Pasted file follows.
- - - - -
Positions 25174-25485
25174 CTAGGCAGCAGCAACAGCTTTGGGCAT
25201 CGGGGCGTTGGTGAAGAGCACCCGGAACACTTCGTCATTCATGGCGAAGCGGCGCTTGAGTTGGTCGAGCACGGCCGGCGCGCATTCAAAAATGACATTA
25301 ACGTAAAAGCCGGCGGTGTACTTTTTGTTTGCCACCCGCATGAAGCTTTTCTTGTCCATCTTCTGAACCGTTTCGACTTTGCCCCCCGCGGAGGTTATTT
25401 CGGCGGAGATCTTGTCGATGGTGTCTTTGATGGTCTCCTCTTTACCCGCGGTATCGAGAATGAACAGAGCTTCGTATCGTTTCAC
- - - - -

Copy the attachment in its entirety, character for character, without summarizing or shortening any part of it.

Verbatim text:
Positions 25174-25485
25174 CTAGGCAGCAGCAACAGCTTTGGGCAT
25201 CGGGGCGTTGGTGAAGAGCACCCGGAACACTTCGTCATTCATGGCGAAGCGGCGCTTGAGTTGGTCGAGCACGGCCGGCGCGCATTCAAAAATGACATTA
25301 ACGTAAAAGCCGGCGGTGTACTTTTTGTTTGCCACCCGCATGAAGCTTTTCTTGTCCATCTTCTGAACCGTTTCGACTTTGCCCCCCGCGGAGGTTATTT
25401 CGGCGGAGATCTTGTCGATGGTGTCTTTGATGGTCTCCTCTTTACCCGCGGTATCGAGAATGAACAGAGCTTCGTATCGTTTCAC